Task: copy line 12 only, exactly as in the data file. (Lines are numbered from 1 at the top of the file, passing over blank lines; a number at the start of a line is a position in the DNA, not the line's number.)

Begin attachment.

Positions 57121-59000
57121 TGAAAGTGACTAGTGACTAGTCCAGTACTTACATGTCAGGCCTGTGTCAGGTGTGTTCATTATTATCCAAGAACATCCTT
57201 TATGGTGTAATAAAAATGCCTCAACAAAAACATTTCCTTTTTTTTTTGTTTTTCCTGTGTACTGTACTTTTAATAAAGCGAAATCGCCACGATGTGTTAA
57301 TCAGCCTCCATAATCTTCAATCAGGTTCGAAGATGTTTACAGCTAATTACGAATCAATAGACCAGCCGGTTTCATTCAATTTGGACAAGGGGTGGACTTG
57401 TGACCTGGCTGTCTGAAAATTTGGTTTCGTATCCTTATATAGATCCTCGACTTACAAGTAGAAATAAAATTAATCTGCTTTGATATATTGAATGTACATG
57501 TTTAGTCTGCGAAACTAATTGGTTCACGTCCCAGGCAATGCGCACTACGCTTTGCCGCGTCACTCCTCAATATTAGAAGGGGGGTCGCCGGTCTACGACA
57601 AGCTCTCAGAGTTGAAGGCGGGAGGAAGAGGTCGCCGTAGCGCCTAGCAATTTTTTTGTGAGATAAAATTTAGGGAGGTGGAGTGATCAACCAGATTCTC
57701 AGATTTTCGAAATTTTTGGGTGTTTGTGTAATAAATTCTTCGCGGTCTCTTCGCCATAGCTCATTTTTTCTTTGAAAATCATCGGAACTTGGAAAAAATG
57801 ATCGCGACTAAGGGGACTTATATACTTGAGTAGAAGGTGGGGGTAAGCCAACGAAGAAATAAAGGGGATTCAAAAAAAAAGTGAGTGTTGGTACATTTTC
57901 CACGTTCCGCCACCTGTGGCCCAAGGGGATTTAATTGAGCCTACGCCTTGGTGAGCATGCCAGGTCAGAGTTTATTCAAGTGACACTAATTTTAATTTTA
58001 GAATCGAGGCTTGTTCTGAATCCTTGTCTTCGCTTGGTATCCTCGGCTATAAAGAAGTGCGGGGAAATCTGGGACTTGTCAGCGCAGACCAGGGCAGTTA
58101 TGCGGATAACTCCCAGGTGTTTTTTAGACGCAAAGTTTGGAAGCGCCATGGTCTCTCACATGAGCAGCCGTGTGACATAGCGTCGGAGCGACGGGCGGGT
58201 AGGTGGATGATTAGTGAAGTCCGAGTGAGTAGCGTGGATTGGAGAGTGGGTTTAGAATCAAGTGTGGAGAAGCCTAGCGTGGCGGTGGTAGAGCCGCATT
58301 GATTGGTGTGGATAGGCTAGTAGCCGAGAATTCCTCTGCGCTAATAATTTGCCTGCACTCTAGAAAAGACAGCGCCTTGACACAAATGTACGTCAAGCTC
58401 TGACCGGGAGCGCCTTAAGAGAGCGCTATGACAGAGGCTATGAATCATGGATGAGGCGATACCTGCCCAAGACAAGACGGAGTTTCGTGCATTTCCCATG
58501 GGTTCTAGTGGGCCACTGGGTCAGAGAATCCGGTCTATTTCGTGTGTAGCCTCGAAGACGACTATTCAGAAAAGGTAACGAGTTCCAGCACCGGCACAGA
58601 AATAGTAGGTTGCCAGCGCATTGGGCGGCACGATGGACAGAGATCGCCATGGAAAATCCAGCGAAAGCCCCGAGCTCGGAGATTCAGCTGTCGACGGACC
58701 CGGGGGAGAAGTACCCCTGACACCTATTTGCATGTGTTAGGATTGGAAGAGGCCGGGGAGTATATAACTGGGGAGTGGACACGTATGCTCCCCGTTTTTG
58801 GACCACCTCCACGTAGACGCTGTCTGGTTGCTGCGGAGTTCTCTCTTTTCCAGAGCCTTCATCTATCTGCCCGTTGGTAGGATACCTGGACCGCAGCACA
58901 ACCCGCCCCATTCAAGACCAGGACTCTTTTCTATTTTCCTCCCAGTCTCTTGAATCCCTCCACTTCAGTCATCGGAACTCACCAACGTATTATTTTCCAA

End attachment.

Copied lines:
58101 TGCGGATAACTCCCAGGTGTTTTTTAGACGCAAAGTTTGGAAGCGCCATGGTCTCTCACATGAGCAGCCGTGTGACATAGCGTCGGAGCGACGGGCGGGT